REVIEW BY CARY GINELL
You’ve seen them. Gaudy costumes worn by Hollywood and Broadway stars, preserved and on display in museums and galleries. It’s a great way to witness first-hand the trappings of the pretend, magical worlds brought to us on celluloid, television, and the live stage. But when you see those famous outfits, hanging stiffly on mannequins, you get the sense something is missing. It’s as if they were embalmed mummies from ancient Egypt, beautiful but lifeless. That’s what makes a show like Hollywood Revisited, which played Sunday afternoon at the Oxnard Civic Auditorium, so valuable and different as a unique piece of show business entertainment.
Hollywood Revisited is the idea of Greg Schreiner, a devoted fan of Hollywood movies who is a passionate collector of vintage costumes from Hollywood productions. Instead of storing his priceless collection in boxes in his apartment, Schreiner chooses to share them, not by putting them on display, but by returning them to life. Part museum, part fashion show, and part vaudeville revue, Hollywood Revisited utilizes the talents of three singers and Schreiner himself, a skilled pianist, in showcasing his collection of costumes, representing over 70 years of show business history.
Helping Schreiner in the show were singers Joshua Finkel (who just completed his run as Leo Frank in Panic! Productions’ Parade), Jill Burke, and Elisa Surmont. During the show, the trio modeled some two dozen costumes, ranging in date from a slinky black-and-white number worn by Mae West in the 1934 comedy Belle of the Nineties, to Minnie Driver’s pink-and-white opera costume (with a hoop skirt that must have been eight feet wide) from the 2004 film version of Phantom of the Opera, in which Driver played the part of opera diva Carlotta.
In a talkback session during the show, Schreiner was asked what kinds of costumes draw his attention. “Affordable and glitzy” was his giggly reaction, perfectly describing most of the outfits put on display and into action during the show. Although prices have skyrocketed in the decades since Scheriner started collecting in the late ’70s, he is still able to add to his collection from time to time. Finkel sported such items that ranged from Tony Curtis’ immodest, barely there tunic from Spartacus (1960) (while singing “Lovely” from A Funny Thing Happened on the Way to the Forum) to the feathery, brightly colored bird costume worn by Donald O’Connor in 1985’s Alice in Wonderland. Burke was radiant in a number of outfits, but the one that received the loudest ovation was Lena Horne’s golden gown from Stormy Weather (1943), with Burke singing a shimmering version of the title song, a spine-tingling moment if there ever was one. Surmont wore a similarly opulent outfit worn by Diahann Carroll in an episode of Dynasty from the 1980s.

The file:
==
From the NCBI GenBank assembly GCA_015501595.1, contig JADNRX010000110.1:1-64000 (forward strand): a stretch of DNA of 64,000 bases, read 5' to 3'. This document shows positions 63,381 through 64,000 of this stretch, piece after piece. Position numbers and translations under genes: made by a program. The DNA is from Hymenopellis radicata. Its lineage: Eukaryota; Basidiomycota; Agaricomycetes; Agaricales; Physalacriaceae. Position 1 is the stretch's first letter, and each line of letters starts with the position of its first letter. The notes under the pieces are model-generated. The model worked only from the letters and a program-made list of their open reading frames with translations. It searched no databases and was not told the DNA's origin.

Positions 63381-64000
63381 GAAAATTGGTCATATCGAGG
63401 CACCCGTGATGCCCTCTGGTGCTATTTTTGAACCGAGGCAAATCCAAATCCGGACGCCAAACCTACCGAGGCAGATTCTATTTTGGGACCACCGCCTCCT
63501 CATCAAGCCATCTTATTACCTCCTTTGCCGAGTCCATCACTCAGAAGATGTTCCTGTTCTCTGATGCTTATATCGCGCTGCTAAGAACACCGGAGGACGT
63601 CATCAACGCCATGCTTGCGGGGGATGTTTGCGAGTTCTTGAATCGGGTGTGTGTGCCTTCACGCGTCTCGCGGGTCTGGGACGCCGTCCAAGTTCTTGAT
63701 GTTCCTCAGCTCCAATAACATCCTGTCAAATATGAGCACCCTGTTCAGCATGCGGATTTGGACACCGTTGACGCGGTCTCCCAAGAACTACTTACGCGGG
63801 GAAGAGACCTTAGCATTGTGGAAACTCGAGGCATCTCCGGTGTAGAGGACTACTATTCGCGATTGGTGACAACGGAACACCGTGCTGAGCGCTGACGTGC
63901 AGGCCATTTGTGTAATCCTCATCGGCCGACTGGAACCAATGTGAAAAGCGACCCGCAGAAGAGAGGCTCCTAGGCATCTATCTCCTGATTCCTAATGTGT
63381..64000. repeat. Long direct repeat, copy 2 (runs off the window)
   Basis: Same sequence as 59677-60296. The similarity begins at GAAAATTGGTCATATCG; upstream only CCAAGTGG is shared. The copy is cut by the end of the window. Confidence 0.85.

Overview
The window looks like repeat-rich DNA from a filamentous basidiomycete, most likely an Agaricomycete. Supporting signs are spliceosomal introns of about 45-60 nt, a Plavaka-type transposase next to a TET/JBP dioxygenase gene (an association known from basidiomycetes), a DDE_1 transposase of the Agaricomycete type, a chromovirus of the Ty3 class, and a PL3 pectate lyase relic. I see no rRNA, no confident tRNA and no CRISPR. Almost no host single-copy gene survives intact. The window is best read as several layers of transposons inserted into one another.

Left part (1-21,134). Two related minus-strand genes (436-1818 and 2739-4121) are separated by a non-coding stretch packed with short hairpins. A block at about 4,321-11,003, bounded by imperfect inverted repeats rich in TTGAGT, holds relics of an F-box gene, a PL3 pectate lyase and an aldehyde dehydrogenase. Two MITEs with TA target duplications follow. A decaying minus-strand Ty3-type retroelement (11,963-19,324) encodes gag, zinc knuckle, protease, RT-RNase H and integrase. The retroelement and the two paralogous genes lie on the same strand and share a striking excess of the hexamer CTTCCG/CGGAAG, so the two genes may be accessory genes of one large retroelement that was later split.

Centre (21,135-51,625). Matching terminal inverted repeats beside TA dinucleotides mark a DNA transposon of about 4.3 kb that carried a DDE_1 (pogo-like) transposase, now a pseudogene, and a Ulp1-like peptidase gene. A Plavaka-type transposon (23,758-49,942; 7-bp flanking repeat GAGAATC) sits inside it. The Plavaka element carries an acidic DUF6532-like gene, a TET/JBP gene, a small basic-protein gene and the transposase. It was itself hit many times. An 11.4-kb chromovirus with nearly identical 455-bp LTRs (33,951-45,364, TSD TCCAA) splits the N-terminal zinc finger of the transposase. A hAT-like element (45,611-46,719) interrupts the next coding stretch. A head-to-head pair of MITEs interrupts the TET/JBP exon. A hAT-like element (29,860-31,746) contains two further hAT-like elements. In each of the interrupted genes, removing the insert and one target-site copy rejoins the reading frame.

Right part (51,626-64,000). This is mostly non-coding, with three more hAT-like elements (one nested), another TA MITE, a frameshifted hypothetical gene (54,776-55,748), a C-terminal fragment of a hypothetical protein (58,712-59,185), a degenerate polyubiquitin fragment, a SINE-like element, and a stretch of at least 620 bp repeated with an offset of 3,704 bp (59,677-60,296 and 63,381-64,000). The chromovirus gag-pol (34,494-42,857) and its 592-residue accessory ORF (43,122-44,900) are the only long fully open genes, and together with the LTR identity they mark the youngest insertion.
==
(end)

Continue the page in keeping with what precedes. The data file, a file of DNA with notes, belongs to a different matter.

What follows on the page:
Finkel, Burke, and Surmont didn’t just model Schreiner’s collection, they brought them to life again, performing relevant songs either from the actual production they were worn in or appropriate for their respective eras. When Finkel came out in a Sandy Powell costume worn by Joseph Fiennes in the 1998 romantic comedy Shakespeare in Love, he performed Cole Porter’s “Where Is the Life That Late I Led” from the Shakespeare-themed musical Kiss Me, Kate. For her turn as Broadway legend Gertrude Lawrence in Star! (1968), Surmont wore an Art Deco costume designed by Donald Brooks and worn by Julie Andrews, while singing “I Want to Be Bad” from the 1929 musical, Follow Thru.
Schreiner himself invoked the spirit of Liberace when he emerged from the wings dressed in a gold lamé gaucho costume worn by George Hamilton in Zorro, The Gay Blade (1981). His piano playing, which is as gaudy and florid as his costumes, also brought back memories of Liberace, the flamboyant star of many a Las Vegas show room. All that it needed was a chandelier on Schreiner’s Baldwin grand piano. He performed two solos during the concert, the romantic themes from the motion pictures Laura (1944) and An Affair to Remember (1957).
Make no mistake about it. Schreiner is a serious collector, well versed in his obsession, and eager to share his knowledge of film and television history as well as his collection of some 450 vintage costumes. Many were ostentatious to the point of being vulgar, but it was the more elegant items that received the warmest applause, especially the show’s grand finale, which featured Finkel and Burke as Fred Astaire and Ginger Rogers, dancing to the Gershwins’ “Let’s Face the Music and Dance” while wearing Astaire’s white-tie-and-black-tailed tuxedo and Rogers’ gold-beaded studded gown, as seen (in black and white!) in the 1936 film musical, Follow the Fleet.
We wish all collectors of vintage show business memorabilia could share their passion with as much care and love as Schreiner is sharing his. Somewhere in Hollywood’s Valhalla, Fred and Ginger are toasting Schreiner and his crew with two sparkling glasses of champagne.
Information about Greg Schreiner’s collection and live performances can be found at his website: www.hollywoodrevisited.com